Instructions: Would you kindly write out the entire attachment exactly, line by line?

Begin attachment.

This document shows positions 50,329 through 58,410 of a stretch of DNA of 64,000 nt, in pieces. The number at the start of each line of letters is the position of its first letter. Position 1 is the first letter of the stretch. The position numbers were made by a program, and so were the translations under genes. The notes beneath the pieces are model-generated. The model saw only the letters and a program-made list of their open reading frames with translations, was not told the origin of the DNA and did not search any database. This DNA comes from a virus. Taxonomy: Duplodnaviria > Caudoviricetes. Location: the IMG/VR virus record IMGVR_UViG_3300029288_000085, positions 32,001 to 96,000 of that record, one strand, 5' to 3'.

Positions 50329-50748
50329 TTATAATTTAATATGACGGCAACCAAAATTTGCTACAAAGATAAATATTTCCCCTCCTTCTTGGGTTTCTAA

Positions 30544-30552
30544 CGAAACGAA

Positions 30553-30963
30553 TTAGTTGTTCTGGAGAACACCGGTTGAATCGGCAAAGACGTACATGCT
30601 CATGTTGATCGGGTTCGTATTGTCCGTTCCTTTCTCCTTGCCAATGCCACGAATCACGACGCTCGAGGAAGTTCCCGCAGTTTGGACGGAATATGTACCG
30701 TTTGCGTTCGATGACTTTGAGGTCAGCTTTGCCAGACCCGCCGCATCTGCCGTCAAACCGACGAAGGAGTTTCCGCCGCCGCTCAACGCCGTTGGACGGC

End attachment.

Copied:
This document shows positions 50,329 through 58,410 of a stretch of DNA of 64,000 nt, in pieces. The number at the start of each line of letters is the position of its first letter. Position 1 is the first letter of the stretch. The position numbers were made by a program, and so were the translations under genes. The notes beneath the pieces are model-generated. The model saw only the letters and a program-made list of their open reading frames with translations, was not told the origin of the DNA and did not search any database. This DNA comes from a virus. Taxonomy: Duplodnaviria > Caudoviricetes. Location: the IMG/VR virus record IMGVR_UViG_3300029288_000085, positions 32,001 to 96,000 of that record, one strand, 5' to 3'.

Positions 50329-50748
50329 TTATAATTTAATATGACGGCAACCAAAATTTGCTACAAAGATAAATATTTCCCCTCCTTCTTGGGTTTCTAA

Positions 30544-30552
30544 CGAAACGAA

Positions 30553-30963
30553 TTAGTTGTTCTGGAGAACACCGGTTGAATCGGCAAAGACGTACATGCT
30601 CATGTTGATCGGGTTCGTATTGTCCGTTCCTTTCTCCTTGCCAATGCCACGAATCACGACGCTCGAGGAAGTTCCCGCAGTTTGGACGGAATATGTACCG
30701 TTTGCGTTCGATGACTTTGAGGTCAGCTTTGCCAGACCCGCCGCATCTGCCGTCAAACCGACGAAGGAGTTTCCGCCGCCGCTCAACGCCGTTGGACGGC